The district court based its ruling…
January 10, 2017
Ohio Jury Awards $17.5M in Damages to Ohio Resident Who Alleged DuPont’s Disposal of C-8 Caused His Cancer
A jury in federal court in the Southern District of Ohio recently issued a verdict in the class action litigation related to DuPont’s release of perfluorooctanoic acid and/or ammonium perfluorooctanoate (C-8). The jury awarded Kenneth Vignernon a total of $17.5 million in compensatory and punitive damages after finding that DuPont acted with actual malice in discharging C-8, and that such action caused Plaintiff’s testicular cancer.
The recent verdict is the third to be reached in the lawsuits that have been filed against DuPont due to water allegedly contaminated with C-8, chemicals used by DuPont at its Washington Works plant located in West Virginia. Following the initiation of a class action lawsuit in 2001, DuPont and potential plaintiffs entered into an agreement in which independent epidemiologists (the “Science Panel”) would analyze blood samples of individuals residing near the plant to determine whether C-8 was harmful to humans (the “Agreement”). Under the terms of the Agreement, if the studies established a causal link between exposure to C-8 and any particular disease, DuPont agreed not to contest causation in any subsequent litigation involving that disease.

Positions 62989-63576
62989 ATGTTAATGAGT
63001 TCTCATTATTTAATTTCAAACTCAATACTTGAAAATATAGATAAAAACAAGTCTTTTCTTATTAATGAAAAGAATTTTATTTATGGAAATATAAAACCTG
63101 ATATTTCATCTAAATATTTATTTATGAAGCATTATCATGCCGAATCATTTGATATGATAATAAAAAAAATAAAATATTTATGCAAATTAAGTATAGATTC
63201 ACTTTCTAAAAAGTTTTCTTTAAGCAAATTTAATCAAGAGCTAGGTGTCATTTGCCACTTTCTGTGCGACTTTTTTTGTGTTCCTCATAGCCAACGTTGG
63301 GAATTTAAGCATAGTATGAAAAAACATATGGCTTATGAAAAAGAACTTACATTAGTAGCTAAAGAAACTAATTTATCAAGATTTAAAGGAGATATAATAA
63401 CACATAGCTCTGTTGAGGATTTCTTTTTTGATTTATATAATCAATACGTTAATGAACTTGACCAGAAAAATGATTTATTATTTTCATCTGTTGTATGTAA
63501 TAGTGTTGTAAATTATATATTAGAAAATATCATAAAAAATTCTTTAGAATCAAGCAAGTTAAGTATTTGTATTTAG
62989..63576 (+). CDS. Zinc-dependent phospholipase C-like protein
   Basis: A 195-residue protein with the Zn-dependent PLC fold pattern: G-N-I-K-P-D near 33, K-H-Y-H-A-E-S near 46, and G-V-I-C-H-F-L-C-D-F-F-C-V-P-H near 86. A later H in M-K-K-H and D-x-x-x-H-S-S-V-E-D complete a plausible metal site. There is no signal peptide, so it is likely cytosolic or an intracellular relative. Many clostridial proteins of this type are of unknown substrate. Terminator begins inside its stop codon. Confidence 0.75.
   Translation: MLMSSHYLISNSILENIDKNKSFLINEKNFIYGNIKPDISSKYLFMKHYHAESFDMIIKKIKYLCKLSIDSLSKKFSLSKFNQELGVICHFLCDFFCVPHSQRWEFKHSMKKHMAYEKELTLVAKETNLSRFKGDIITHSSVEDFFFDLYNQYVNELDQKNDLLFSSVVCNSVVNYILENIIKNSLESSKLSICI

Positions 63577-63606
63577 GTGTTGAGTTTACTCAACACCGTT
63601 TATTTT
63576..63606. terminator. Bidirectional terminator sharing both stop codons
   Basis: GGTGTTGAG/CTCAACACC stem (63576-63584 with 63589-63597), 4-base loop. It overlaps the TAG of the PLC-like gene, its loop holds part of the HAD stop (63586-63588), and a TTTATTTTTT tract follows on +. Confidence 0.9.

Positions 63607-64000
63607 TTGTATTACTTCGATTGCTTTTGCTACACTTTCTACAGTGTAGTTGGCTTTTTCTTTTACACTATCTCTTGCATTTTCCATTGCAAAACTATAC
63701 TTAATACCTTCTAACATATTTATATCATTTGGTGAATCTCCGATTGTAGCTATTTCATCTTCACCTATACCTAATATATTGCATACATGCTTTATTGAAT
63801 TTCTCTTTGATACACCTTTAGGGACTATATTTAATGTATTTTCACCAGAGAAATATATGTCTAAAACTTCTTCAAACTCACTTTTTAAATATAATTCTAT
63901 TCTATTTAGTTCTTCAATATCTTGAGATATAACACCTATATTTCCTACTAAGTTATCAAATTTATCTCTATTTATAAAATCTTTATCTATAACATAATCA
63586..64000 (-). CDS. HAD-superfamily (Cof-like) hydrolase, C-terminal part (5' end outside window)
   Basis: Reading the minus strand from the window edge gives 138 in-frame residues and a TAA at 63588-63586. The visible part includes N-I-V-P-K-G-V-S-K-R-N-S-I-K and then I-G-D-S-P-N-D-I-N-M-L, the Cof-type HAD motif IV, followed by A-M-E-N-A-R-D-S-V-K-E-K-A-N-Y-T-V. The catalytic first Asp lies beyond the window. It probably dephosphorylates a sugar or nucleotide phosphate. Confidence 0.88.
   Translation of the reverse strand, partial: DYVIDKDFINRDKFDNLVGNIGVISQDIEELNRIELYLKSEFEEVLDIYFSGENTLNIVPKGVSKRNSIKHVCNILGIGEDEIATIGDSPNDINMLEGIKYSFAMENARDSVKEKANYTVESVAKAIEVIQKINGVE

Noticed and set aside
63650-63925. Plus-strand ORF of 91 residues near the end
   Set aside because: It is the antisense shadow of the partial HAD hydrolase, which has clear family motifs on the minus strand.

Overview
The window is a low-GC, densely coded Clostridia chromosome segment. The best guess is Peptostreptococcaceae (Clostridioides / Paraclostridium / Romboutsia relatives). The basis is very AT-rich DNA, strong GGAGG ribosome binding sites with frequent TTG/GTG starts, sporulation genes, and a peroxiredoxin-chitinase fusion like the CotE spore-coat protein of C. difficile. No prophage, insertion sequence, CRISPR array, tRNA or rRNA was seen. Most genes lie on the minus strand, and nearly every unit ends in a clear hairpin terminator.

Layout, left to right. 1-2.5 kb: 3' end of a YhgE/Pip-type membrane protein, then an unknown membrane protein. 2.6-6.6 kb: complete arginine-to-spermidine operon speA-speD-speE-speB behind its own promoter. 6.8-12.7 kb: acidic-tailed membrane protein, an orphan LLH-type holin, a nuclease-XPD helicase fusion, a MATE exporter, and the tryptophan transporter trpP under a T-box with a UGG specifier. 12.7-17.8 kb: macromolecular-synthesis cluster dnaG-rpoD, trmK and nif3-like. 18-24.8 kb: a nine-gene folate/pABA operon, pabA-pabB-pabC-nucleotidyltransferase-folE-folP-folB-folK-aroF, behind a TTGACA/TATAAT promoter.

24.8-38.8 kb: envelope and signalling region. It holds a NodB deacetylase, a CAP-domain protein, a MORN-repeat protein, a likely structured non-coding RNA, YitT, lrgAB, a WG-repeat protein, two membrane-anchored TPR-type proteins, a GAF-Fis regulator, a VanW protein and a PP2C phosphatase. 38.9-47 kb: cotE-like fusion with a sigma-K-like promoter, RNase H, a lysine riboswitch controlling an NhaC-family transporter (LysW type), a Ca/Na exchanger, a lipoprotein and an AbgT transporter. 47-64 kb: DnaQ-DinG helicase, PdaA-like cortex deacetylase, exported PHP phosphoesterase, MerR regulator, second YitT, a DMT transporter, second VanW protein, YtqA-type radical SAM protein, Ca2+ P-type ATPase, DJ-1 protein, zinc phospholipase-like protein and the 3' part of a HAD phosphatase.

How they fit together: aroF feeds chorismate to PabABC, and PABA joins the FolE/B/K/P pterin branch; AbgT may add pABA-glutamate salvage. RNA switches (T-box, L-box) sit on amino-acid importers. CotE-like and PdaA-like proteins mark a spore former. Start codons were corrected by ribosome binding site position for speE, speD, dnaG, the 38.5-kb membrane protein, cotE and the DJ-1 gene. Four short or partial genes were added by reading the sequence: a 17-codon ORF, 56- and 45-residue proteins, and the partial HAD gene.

Between 2004 and 2011, the Science Panel studied approximately 40,000 samples obtained pursuant to the Agreement. In December of 2011, the Science Panel released its results, which concluded there was a probable link between exposure to C-8 and various diseases, including kidney and testicular cancer.